REVIEWS | FEATURES | DEPARTMENTS | BOOMBOX | PODCAST | MISC
SEARCH:
splendid > reviews > 2/11/2002
Seaworthy
Seaworthy
The Ride
Jetset


Format Reviewed: CD

Soundclip: "I Met Her in the Candy Store"

Buy me now
Josh McKay's Macha played a drone-heavy brand of post-rock that made use of a battery of non-Western instruments and compositional strategies, and eschewed Tortoise-style jazz influences for more marginal progressive musics. McKay has been doing solo work under the Seaworthy name since the last Macha tour, and The Ride provides a significantly less challenging take on instrumentation than Macha did, though the overall feel of the music is every bit as hypnotic in its execution. The opener, "Open the Gates", provides a good example of the type of simple instrumentations that McKay, through expert production and compelling melody, transforms into rather magical soundscapes; his breathy vocals slip over hyper-reverbed guitar bends, trebly piano plinks and insistent drums. For the rest of the album, McKay shares vocal duties with Japanese chanteuse Haco (on the near-trip-hop of "The Day") and invites Osaka experimental rockers After Dinner and Hoahio (who are on John Zorn's Tzadik label) to help out as well -- a sign that McKay is a well-respected force in the avant-garde. All the same, while it offers as many nods to classical composers like Steve Reich as it does to space-rockers like Flying Saucer Attack or Windy and Carl, The Ride seems decidedly poppy; apart from a number of spacy atmospheric pauses between tracks, many of these songs are decidedly single-ready -- even catchy. Certainly "Identifying the Body," with its infectious bass line groove, funky drumming and airy vocals, has a feel straight out of Bristol 1994.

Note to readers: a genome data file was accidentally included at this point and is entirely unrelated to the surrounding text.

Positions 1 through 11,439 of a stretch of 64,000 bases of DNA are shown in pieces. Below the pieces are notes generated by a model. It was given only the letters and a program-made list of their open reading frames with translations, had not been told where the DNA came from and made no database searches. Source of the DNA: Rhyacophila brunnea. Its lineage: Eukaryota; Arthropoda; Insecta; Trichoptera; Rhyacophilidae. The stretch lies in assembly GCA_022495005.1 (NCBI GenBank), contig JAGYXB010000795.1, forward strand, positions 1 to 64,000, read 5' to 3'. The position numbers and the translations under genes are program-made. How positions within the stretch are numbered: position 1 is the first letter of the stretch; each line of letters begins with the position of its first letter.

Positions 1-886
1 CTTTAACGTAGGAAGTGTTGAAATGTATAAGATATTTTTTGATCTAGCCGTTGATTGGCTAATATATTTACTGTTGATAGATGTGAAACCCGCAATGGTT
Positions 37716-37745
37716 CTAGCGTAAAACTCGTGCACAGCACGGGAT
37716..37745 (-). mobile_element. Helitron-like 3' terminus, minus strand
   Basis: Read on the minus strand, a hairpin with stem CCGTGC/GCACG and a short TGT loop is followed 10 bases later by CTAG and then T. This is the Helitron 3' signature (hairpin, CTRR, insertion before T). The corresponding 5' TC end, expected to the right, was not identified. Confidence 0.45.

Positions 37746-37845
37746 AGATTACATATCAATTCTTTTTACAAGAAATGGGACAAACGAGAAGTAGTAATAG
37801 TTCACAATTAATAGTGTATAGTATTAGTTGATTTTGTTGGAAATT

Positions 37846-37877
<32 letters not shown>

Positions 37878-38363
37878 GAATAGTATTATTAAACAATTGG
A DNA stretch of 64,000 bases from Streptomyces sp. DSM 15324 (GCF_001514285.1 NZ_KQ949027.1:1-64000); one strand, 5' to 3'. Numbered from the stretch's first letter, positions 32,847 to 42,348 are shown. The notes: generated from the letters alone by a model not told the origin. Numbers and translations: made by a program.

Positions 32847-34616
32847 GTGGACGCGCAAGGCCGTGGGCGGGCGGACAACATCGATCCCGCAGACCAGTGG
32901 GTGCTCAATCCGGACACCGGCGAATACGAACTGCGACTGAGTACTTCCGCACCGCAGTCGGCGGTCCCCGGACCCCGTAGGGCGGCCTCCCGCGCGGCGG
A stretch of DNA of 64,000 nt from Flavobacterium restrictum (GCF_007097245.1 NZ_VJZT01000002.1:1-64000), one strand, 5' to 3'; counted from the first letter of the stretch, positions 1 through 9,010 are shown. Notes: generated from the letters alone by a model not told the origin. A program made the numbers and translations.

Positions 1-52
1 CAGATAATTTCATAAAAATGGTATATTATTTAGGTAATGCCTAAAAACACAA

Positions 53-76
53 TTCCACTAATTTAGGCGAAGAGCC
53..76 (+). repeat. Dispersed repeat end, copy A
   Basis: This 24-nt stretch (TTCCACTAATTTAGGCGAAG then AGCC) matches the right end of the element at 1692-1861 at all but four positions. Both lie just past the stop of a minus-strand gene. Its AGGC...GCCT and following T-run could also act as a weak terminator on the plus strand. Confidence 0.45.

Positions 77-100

McKay does best when pushing the limits of the pop song structure, as on the two-part title track that ends the record. Hypnotic to the point of being scary, the track and its title conjure everything from the motion of waves (sampled wave-crashes open the song) to the propulsive drum technique to the seminal shoegazer band of the same name. Slightly vocoded vocals soar above a rolling piano drone -- and for the second part of the song, over nothing but the sound of waves and some spare, thick drum beats, building to a triumphant finish. The album is gorgeous and richly textured, but it seems as if McKay can't decide whether he wants to focus on groovy, downtempo space-pop or more experimental, melodramatic soundscapes.



REVIEWS:

12/31/2005:
Ladytron

Brian Cherney

Tomas Korber

UHF

The Rude Staircase

Dian Diaz

12/30/2005:
Helloween

PTI

The Crimes of Ambition

Karl Blau

Rosetta

Gary Noland

12/29/2005:
Tommy and The Terrors

Blacklisted

Bound Stems

Gary Noland

Carlo Actis Dato and Baldo Martinez

Quatuor Bozzoni

12/28/2005:
The Positions

Comet Gain

Breadfoot featuring Anna Phoebe

Secret Mommy

The Advantage

For a Decade of Sin: 11 Years of Bloodshot Records

12/27/2005:
The Slow Poisoner

Alan Sondheim & Ritual All 770

Davenport

Beaumont

Five Corners Jazz Quintet

Cameron McGill

Drunk With Joy

12/26/2005:
10 Ft. Ganja Plant

The Hospitals

Ross Beach

Big Star

The Goslings

Lair of the Minotaur

Koji Asano



Splendid looks great in Firefox. See for yourself.
Get Firefox!


FEATURES:
Grizzly Bear's Ed Droste probably didn't even know that he'd be the subject of Jennifer Kelly's final Splendid interview... but he is!



DEPARTMENTS:
That Damn List Thing
& - The World Beyond Your Stereo
Bookshelf
Pointless Questions
File Under
Pointless Questions
& - The World Beyond Your Stereo


ARCHIVE:
Read reviews from the last 30, 60, 90 or 120 days, or search our review archive.

It's back! Splendid's daily e-mail update will keep you up to date on our latest reviews and articles. Subscribe now!
Your e-mail address:    
REVIEWS | FEATURES | DEPARTMENTS | BOOMBOX | PODCAST | MISC
SEARCH:
All content ©1996 - 2011 Splendid WebMedia. Content may not be reproduced without the publisher's permission.